Next step was to glue the wing bits. Typically, the plastic is rather thin and also typical of the genre of the time, the thickest part of the plastic is a few mm inside the trailing and leading edges of the wings. Now a real modeler will spend quality time scraping the wings to get a good match, but I'm a fake modeler so simply glued the parts together, later filling the gaps with super glue.
With the wings together and cleaned up (a coat of primer really helped find the seams), I assembled the interior pieces. These fit OK, though not great. The main instrument panel needs to be heavily trimmed in order to fit and still have the fuselage halves close. I attached the flat engine attachment plate to one half, using the 'squeeze, super glue, accelerator' method to get it to fit properly as the thick plastic had far too much of a gap. The interior was then glued in place and the fuselage halves taped until the one side dried. Then the other half was attached in sections starting from the back. Again, I had to use the S,SG,A method to get the forward fuselage piece to fit properly. I also assembled the cowling and located a nice Aeroclub prop to later go into the engine. I drilled a hole in the resin engine and promptly broke the prop shaft test fitting it. Fortunately, I know how to drill holes so did so and replaced the broken shaft with a section of paper clip.
With the halves fairly well together, I installed the rear seat anti-glare panel and instrument panel. Then the tailplanes were glued on. The inside of the tailplanes are curved and the mating surface is flat. Thanks to Blap's Super Sanding Blocks, I was able to do some sanding to get a good match. Then time to fit the wing. I had been warned that the fit would be poor and so it was. The fuselage wing roots were far too wide. Again, the SSBs were used to trim these down. The real benefit to the SSBs is that they are very hard backed so are able to sand things flat. They are well worth the cost if one is building short run kits as they also have square edges which help on other surfaces as well. Eventually the fuselage roots and the inside of the wings themselves were sanded to a point where they pretty much just slipped into place. Still needed a bit of filler, but nothing major as with other projects.
With the wings in place, I used the SSBs on the tailplanes as well as the parts are curved at the root where the fuselage is flat. I then started trimming the canopy. As usual, quite a bit of trim work had to be done to get even a semblance of fit. Since only one vac canopy was provided, I had to be careful. Finally, I got it to where it wouldn't look half bad and attached it with clear gloss paint. Once dry, it was nice and tight. I then started to mask it, a rather tedious task not helped by noticing the the upper windscreen was pushed in. I was able to remove the canopy with a bit of effort and pushed it out. It was then reattached and the masking continued.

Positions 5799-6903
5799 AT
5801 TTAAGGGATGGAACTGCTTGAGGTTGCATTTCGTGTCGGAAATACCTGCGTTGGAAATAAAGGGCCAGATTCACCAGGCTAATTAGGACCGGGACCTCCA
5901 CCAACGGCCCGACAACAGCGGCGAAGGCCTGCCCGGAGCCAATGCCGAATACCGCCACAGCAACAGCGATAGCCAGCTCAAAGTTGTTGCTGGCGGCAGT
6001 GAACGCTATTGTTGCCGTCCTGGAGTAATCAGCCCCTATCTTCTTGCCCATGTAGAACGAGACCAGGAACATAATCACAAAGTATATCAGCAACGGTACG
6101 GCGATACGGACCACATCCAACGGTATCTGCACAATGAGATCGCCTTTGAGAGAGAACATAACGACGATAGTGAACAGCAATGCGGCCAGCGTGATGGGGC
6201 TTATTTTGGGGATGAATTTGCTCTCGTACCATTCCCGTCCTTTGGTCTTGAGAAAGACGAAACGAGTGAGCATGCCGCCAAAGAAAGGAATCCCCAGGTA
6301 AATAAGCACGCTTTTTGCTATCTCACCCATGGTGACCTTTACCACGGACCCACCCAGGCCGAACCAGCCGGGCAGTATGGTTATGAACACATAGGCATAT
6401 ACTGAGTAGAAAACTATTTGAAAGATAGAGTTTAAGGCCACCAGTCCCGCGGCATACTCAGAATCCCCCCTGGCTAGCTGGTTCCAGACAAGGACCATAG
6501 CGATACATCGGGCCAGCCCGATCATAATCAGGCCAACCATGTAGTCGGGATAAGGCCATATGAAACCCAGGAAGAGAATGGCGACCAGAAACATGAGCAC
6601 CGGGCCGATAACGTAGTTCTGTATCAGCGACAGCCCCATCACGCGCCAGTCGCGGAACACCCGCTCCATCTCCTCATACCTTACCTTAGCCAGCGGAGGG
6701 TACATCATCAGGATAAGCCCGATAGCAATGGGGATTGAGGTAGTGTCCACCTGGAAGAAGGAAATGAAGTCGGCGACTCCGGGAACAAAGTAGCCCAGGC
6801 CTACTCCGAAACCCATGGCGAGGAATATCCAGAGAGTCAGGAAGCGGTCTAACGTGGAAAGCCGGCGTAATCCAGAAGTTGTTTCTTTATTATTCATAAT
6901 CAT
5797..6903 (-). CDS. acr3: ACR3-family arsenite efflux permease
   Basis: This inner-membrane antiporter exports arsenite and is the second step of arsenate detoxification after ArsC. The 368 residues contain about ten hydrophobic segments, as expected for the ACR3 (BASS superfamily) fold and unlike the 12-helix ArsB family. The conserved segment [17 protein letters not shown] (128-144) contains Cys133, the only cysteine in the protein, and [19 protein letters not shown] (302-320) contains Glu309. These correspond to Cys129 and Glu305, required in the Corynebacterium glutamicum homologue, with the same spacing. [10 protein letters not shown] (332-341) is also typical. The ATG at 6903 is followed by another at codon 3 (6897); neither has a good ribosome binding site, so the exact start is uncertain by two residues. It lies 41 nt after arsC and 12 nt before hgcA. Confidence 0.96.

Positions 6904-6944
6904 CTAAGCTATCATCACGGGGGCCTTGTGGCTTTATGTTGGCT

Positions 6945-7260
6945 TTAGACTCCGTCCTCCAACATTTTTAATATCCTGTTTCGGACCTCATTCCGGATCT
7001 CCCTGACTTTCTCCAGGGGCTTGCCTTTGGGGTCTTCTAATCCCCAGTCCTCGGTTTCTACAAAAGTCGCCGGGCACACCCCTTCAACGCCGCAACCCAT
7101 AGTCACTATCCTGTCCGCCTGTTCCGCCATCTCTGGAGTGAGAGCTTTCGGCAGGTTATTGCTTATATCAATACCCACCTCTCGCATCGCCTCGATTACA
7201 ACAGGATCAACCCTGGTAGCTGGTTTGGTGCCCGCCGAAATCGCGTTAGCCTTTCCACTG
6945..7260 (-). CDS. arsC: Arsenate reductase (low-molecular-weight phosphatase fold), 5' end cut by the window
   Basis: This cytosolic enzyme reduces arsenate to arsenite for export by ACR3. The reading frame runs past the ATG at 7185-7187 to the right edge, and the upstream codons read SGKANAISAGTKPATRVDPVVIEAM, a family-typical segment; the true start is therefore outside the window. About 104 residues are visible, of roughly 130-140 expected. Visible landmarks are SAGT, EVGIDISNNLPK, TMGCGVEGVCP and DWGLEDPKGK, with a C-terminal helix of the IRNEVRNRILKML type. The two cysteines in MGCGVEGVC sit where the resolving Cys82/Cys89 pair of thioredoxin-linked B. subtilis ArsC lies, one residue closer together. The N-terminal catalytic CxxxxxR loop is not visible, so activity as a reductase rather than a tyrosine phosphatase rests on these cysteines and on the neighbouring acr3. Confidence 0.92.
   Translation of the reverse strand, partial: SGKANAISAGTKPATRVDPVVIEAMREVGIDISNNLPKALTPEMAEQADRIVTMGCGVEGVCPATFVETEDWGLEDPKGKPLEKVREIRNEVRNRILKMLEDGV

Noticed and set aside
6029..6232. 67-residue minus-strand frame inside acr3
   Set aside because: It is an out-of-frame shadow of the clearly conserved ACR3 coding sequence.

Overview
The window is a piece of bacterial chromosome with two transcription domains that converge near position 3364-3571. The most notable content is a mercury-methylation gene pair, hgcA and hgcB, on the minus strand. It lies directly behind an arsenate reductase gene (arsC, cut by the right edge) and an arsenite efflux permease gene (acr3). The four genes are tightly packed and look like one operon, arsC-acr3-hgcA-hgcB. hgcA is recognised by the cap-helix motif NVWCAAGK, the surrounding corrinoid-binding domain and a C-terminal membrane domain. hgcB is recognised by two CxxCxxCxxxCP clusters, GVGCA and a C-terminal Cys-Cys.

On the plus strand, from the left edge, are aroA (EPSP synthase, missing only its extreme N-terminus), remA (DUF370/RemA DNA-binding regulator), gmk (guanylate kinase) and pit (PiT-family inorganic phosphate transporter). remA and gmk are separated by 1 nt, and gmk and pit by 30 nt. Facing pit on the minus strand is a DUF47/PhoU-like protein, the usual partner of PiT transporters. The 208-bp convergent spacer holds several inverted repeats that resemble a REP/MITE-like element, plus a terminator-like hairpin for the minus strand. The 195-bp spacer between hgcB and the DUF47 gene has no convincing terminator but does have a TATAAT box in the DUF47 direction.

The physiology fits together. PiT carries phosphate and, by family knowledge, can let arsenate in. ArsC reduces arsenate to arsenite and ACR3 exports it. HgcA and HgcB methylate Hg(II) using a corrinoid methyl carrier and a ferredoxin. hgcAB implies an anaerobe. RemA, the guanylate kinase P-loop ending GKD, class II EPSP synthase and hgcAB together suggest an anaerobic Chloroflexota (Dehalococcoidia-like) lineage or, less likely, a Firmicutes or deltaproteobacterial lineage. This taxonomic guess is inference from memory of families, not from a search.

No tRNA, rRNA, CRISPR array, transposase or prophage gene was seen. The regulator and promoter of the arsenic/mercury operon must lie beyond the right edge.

I was doing an an unpainted version without the gear fairings. The holes for the main gear were enlarged and the main gear attached. The tail gear piece was broken away from the housing so I had to bend a piece of wire to substitute for the missing tail leg. A hole was drilled in both the main and tail wheel so they would be able to be slipped onto the gear. The resin oleo scissors were then attached as were the ten minute flap hinges. I managed to knock one free so just made a wedge of plastic card as a replacement.
The resin engine was glued into the cowling and the exhaust pipe glued to the opening in the cowling. There is a cutout on the fuselage for the exhaust, but it is way too small and had to be enlarged. To back up a tad I also had to trim quite a bit from the inside portion of the curved exhaust in order to get the engine to fit. Eventually all of that was done and the engine/cowling was glued onto the front of the aircraft. I then drilled out the exhaust and the two small intakes, which were then glued into place.
|COLORS & MARKINGS|
Typical of older short run kits, the paucity of parts belied the difficulty I had building this one. This wasn't helped by the missing/broken bits. I made plenty of mistakes on this one, the biggest being installing the interior too far back. This meant there was no room for the resin roll over assembly. The end result is pleasing enough, but won't be entered in any contests! I have a terrible attraction to these sorts of kits and always run into issues with every one I build. I often wonder why I don't just sell these off and stick with mainstream kits. It sure would make life easier, but then it wouldn't be as much fun.
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Thanks to me for picking this one up from the dusty shelves of the LHS.